The tires of your vehicle play a crucial role in the overall comfort and safety of the vehicle. The unbalanced tire is one of the most commonly encountered issues that can arise while your car is in the garage or driving on the road. Learn the symptoms of unbalanced tires.
Tire unbalancing is a situation where the tires of your car are not level with each other. Maintaining the good health of your car’s tires is vital for your safety while driving. Therefore, it’s essential to recognize the signs of unbalanced tires.
Having a good understanding of the symptoms of imbalanced tires can be a valuable asset, enabling you to address the issue before it becomes more severe. This article explains the unbalanced tire symptoms, causes, and how to fix them.
Symptoms Of Unbalanced Tires
Excessive vibration at a higher speed and accelerated tire wear are the most common symptoms of unbalanced tires. Unbalanced tires or wheels may also lead to faulty steering components, worn-out suspension components, unusual tire wear patterns, vehicle pulling to one side, heightened road noise, poor fuel economy, or leaning vehicle.
Let’s discuss these symptoms of unbalanced wheels in detail:
1) Excessive Vibrations At A Higher Speed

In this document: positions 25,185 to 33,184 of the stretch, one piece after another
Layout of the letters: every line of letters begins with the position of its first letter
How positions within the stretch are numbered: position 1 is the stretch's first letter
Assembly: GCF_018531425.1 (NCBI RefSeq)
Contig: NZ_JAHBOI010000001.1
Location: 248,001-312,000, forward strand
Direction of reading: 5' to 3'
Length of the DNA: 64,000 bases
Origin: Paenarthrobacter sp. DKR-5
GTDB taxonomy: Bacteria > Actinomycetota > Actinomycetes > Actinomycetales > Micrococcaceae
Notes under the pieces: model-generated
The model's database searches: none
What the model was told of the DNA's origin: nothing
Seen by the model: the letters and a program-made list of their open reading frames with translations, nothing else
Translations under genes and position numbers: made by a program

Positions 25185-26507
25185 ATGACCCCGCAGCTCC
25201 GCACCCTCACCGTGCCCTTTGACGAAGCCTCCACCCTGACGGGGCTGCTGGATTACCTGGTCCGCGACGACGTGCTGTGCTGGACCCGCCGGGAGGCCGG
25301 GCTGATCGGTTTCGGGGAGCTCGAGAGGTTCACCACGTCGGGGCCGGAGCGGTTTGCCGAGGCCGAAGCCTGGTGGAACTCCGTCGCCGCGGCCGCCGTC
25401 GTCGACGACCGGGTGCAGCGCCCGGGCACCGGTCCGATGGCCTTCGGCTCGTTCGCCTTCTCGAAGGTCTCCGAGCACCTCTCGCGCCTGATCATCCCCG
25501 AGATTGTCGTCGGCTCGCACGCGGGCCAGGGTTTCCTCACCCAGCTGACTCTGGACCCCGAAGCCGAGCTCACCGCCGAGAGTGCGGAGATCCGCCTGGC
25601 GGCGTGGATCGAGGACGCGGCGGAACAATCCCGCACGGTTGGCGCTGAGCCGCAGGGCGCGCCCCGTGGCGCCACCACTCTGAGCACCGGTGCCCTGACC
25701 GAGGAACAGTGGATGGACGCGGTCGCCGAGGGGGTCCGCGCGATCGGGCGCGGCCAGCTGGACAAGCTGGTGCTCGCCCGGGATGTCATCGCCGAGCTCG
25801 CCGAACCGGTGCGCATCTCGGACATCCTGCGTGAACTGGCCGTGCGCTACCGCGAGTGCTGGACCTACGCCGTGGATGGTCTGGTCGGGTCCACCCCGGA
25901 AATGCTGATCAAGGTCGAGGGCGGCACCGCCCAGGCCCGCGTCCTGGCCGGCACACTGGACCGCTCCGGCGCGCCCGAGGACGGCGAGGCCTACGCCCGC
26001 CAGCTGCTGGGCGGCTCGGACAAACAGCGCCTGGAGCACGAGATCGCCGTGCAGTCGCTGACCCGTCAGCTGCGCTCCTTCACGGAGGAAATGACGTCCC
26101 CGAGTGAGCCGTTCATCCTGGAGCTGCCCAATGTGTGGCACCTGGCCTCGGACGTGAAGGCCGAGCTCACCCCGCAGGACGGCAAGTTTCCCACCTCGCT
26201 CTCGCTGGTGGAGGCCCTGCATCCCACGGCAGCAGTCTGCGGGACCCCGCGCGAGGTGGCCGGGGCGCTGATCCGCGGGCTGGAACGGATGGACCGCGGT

Excessive vibration while driving is one of the most common symptoms of unbalanced tires. However, some level of vibration is typical during driving, particularly when driving on uneven roads. But excessive vibrations serve as a warning signal that there is something wrong.
When the tires of your car are imbalanced, the intensity of these vibrations increases as you drive at a higher speed. Consequently, you might not notice any issues while driving at 30-40 mph, but vibrations may become increasingly pronounced as you reach 60 mph or higher. In extreme cases, your car may wobble a lot, making it hard to steer and control.
Excessive vibration during driving may also negatively impact your ability to steer the car efficiently. You may also sense the vibrations through the shaking of the steering wheel.